Climate column: Moving to center
We live in amazing times, and last week’s perusal of the U.S. Senate floor on climate legislation is current proof.
The good news: Senate Republicans are openly discussing climate change and the obvious need to do something about it.
“We better hope it's man-made, because if it's not, we're in trouble,” Republican Sen. Mitt Romney remarked. Happily, he and a few other pragmatic senators are looking for solutions.
The part that is disappointing to me is that rather than relying on what I thought were tried-and-true conservative values, they are discussing government spending to encourage innovation. I find my conservative side protesting, “Hey! Who’s going to stand for personal responsibility, the free market and low government spending if you don’t?” Why subsidize business, with all the paternalism and political rancor this entails, when one could simply return to the basic role of government and insist that polluters pay?
Certainly, they are responding to proponents of the Green New Deal. But it’s a narrow response. The Green New Deal, with its sweeping vision of a clean, just, safe and prosperous world for all, has energized a far-left flank and moved the conversation. Most critically, it has put the needs of vulnerable people at the heart of solving the climate crisis.
We will never and should never “solve” climate change on the backs of the vulnerable, and we can thank the Green New Deal for its attention to this issue. A downside is that it gives Republicans firm footing, if they are looking for it, on which to declare that Democrats want to dismantle capitalism, and climate change is a convenient spoke in the wheel.
The “winner-take-all” strategy that Green New Dealers appear to embrace has been attempted before and will surely fail, as it should. We need both — all — sides to come up with lasting rules for ourselves. As Jerry Taylor states in an “Open Letter to Green New Dealers” (niskanencenter.org): “Nothing about the seriousness of the threat we are facing changes the fact that politics is ‘the art of the possible’ not exhortation for the impossible.”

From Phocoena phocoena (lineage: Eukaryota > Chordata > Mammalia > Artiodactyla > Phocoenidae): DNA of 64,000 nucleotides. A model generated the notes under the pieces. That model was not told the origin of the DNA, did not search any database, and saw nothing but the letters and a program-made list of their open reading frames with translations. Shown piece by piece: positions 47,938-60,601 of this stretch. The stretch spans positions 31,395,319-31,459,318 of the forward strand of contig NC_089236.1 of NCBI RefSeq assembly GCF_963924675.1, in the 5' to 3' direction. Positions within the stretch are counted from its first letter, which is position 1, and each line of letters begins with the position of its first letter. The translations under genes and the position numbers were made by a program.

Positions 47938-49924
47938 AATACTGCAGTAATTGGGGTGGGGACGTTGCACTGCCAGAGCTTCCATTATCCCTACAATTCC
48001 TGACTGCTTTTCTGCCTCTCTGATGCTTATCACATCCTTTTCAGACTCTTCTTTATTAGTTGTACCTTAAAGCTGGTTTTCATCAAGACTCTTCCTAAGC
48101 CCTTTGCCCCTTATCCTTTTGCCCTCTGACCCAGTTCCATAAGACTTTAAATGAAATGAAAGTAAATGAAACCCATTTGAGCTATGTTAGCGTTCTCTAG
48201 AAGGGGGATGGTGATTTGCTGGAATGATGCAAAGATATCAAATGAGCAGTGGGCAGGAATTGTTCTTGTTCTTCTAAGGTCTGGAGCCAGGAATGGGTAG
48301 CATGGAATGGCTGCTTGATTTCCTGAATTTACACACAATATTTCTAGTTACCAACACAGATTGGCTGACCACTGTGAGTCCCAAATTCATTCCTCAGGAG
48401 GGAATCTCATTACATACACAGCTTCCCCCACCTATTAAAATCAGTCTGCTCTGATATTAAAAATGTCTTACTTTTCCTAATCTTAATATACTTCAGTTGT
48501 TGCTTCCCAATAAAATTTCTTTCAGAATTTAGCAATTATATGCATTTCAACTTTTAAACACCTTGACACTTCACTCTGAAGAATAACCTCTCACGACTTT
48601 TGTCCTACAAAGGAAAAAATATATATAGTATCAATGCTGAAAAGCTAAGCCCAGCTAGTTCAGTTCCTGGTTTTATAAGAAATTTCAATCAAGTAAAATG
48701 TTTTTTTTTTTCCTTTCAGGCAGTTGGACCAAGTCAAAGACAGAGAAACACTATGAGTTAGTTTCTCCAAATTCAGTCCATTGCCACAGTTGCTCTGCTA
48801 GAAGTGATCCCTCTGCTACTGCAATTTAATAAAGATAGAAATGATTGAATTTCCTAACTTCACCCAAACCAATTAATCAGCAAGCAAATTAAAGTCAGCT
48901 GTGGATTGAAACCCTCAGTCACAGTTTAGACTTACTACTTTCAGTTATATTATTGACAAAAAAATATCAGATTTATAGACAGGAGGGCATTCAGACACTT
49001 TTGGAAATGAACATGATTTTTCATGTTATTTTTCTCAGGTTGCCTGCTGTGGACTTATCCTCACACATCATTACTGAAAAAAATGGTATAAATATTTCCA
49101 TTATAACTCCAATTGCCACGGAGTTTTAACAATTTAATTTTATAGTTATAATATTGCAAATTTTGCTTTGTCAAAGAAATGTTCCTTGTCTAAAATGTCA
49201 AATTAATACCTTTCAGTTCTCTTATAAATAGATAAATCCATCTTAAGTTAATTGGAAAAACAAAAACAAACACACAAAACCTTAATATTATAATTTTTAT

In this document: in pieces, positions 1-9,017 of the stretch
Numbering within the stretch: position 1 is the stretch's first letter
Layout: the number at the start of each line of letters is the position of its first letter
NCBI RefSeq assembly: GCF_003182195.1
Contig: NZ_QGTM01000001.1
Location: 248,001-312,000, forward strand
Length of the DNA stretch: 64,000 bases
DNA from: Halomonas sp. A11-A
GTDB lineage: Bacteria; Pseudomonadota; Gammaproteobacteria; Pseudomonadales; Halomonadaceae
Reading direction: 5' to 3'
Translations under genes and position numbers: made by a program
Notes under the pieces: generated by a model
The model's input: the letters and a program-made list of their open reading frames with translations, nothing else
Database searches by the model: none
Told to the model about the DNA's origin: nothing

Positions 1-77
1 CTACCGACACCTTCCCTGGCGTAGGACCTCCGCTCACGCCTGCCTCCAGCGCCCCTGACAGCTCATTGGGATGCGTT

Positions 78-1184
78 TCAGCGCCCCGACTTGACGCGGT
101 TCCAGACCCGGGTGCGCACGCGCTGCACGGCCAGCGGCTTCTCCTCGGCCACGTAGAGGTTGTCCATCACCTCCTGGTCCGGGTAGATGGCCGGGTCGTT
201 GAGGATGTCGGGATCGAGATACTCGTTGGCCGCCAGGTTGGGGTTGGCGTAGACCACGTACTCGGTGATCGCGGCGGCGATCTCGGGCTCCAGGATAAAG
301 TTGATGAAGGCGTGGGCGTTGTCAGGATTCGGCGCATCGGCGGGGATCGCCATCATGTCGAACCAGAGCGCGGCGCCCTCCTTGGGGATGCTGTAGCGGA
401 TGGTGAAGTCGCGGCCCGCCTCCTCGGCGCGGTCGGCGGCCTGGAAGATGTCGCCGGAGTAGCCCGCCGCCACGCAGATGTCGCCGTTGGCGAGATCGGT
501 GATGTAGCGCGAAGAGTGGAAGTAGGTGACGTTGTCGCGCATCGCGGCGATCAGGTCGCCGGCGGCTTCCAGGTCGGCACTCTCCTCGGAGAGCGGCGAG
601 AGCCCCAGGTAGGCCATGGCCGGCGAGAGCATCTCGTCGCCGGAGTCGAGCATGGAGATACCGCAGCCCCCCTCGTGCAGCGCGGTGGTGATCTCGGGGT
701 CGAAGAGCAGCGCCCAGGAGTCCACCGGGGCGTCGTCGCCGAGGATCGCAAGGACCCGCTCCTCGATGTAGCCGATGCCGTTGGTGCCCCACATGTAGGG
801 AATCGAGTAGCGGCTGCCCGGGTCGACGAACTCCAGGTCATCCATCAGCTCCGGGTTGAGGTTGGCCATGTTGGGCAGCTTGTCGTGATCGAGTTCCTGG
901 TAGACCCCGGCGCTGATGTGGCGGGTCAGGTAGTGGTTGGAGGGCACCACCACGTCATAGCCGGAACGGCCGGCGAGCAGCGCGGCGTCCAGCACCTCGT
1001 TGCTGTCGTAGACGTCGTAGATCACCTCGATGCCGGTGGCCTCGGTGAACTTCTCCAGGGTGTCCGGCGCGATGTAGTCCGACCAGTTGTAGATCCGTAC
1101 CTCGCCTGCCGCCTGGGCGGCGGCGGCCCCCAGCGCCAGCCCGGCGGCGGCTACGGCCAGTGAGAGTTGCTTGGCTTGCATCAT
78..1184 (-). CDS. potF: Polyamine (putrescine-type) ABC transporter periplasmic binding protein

Further, he reminds us what any historian knows: “Getting legislation through Congress is far better achieved by quiet persuasion done behind the scenes than by pounding the pulpit.”
Having watched our country’s pull toward radicalism in both directions, I find myself glad that our institutions keep us pinned to the process, no matter how convinced we are that the other side has nothing to offer.
Lasting solutions come from “quiet persuasion” behind the scenes. There is simply no other way.
If Democrats want to lead in the effort to solve climate change, their job is to build coalitions among themselves and across the aisle so that they can move when an opening presents itself.
Republicans have the same opportunity, and the Green New Deal has handed it to them on a silver platter. Now they can be the cool heads, the coalition-builders, the ones who didn’t let rhetoric leap ahead of actual legislative ideas.
How does this relate to us on the North Shore? Our Congressman, Republican Pete Stauber, has repeatedly stated his support for bi-partisan, common-sense solutions to our problems. He is surely no fan of the Green New Deal, and a common-sense response that gives much to his constituents sits in front of him.
Our local coalition of four chapters in District 8 of the Citizens’ Climate Lobby (which has, nationally, 12 years of experience working effectively with elected officials via “quiet persuasion”), has already met with Stauber’s staff. He knows about the centrist bill that we support, the Energy Innovation and Carbon Dividend Act (H.R. 763), and we will continue to work with him and his staff so that, when the time comes, he will cast his vote in support.
I know of no better way to “think globally” while “acting locally.”